Muscovites Trust Government Less, But Want A Harder Line

Publication: North Caucasus Weekly Volume: 5 Issue: 35

Vladimir Putin has not inspired greater confidence in himself or in his government by his response to the Beslan crisis, but he has won more freedom of maneuver to use even harsher methods against the Chechen separatists and their supporters. Such would seem to be the implications of a “blitz-poll” of 500 Muscovites conducted last week by Yuri Levada’s Analytical Center, an independent opinion-research organization. The survey asked “who, in your opinion, bears the most responsibility for this incident?” A slim plurality, some 34 percent, chose “the special services and the FSB, which have not been able to guarantee the security of citizens and to prevent terrorist attacks.” Another 33 percent blamed “the guerrillas and terrorists who are trying to achieve their goals without regard for human lives.” Some 29 percent blamed “the leadership of Russia, which is continuing the war in Chechnya.”

Muscovites’ low level of confidence in their own government seems to have fallen even lower since the Dubrovka hostage tragedy two years ago. In October 2002, Levada’s pollsters asked a sample of Muscovites, “Do you think that the Russian authorities and special services can now guarantee the security of citizens and prevent future terrorist attacks of this kind?” On that occasion some 34 percent said Yes, 52 percent No. Asked the same question last week, only 19 percent said Yes and 77 percent No.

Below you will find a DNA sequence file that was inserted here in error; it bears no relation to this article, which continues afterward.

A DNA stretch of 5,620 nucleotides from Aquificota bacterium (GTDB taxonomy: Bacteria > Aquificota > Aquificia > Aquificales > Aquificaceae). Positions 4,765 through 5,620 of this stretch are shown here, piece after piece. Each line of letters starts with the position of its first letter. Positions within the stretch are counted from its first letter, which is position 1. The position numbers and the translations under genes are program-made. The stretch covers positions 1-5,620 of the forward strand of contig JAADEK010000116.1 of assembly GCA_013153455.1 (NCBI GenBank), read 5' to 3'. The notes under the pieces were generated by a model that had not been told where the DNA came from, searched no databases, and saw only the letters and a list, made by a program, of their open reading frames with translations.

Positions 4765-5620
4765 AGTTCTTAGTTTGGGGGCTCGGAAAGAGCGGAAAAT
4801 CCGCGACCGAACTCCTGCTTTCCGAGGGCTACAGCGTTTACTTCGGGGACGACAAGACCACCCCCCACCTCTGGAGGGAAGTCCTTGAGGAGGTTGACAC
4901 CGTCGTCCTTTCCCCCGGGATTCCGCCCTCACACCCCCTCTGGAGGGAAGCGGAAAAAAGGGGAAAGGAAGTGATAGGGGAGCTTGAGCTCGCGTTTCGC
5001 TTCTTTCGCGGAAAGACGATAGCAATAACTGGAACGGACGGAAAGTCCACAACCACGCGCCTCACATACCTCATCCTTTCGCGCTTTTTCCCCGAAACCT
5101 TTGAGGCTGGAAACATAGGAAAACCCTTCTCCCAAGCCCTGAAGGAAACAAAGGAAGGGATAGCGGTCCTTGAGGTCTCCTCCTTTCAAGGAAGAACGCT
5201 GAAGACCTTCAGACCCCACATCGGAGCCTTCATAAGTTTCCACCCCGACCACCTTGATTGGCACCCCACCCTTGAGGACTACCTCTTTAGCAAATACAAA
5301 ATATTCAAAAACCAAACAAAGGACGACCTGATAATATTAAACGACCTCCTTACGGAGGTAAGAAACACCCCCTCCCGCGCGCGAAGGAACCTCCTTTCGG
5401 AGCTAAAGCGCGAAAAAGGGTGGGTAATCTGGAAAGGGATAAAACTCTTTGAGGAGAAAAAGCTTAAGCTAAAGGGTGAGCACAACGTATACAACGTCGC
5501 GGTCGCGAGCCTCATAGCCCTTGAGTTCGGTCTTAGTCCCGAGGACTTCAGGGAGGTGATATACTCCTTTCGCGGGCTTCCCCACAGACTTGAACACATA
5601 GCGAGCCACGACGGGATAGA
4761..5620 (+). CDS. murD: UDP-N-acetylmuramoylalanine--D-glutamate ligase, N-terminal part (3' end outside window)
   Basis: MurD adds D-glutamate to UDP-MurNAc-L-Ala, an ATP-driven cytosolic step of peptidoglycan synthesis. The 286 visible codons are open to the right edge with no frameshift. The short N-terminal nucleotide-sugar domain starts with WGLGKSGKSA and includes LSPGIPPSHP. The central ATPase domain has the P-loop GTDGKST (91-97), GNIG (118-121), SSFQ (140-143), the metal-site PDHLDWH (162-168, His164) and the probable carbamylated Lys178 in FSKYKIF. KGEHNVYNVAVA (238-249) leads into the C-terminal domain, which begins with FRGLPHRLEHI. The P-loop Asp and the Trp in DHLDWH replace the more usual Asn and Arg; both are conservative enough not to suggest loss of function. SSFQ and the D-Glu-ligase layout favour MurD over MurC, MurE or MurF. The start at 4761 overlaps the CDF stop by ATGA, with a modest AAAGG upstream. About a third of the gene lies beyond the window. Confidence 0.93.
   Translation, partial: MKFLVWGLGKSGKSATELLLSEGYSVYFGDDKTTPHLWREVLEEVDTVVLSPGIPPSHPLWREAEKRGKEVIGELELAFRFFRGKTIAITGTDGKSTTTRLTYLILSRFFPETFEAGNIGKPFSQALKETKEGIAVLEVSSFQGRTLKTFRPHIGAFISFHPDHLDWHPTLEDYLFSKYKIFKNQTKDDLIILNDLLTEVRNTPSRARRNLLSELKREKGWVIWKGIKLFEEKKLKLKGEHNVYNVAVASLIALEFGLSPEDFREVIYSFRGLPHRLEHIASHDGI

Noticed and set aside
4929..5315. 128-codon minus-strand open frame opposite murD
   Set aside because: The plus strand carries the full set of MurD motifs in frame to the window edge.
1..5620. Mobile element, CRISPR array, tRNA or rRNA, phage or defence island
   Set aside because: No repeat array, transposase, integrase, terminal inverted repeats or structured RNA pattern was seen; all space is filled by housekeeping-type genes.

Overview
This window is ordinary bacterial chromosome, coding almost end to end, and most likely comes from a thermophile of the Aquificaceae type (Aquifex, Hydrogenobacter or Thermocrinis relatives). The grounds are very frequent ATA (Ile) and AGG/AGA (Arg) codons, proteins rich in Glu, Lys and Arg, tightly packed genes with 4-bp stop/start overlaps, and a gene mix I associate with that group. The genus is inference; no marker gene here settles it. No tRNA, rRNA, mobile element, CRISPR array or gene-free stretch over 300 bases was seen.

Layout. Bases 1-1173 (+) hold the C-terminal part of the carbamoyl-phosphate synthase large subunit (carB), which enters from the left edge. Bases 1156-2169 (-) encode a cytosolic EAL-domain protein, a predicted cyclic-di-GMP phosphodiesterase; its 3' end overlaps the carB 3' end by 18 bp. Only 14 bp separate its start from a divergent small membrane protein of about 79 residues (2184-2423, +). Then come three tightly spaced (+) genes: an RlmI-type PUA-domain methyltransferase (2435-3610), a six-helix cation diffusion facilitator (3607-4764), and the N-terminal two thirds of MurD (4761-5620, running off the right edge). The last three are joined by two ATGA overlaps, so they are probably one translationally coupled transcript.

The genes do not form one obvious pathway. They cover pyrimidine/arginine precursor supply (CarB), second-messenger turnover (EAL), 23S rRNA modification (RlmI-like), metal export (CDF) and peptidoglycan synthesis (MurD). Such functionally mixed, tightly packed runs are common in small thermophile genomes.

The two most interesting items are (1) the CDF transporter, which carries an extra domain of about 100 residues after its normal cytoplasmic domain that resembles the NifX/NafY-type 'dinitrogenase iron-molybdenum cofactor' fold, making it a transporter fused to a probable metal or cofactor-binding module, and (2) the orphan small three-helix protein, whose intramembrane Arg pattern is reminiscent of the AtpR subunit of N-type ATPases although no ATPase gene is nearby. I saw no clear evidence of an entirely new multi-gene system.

On the other hand, it would seem that the Putin administration will now find more popular support for greater ruthlessness in Chechnya. When asked, “What would most likely now guarantee the security of citizens,” in October 2002, some 28 percent of Muscovites chose “quick and decisive operations to crush the guerrillas in Chechnya”; but in September 2004, 42 percent chose that answer.

Another plus from Putin’s standpoint is that the Kremlin’s claims about “international terrorists” having organized the Beslan atrocity seem to have persuaded almost half of Muscovites. Asked “Who do you think stands behind the terrorists who seized the school,” some 48 percent said “international terrorist organizations.”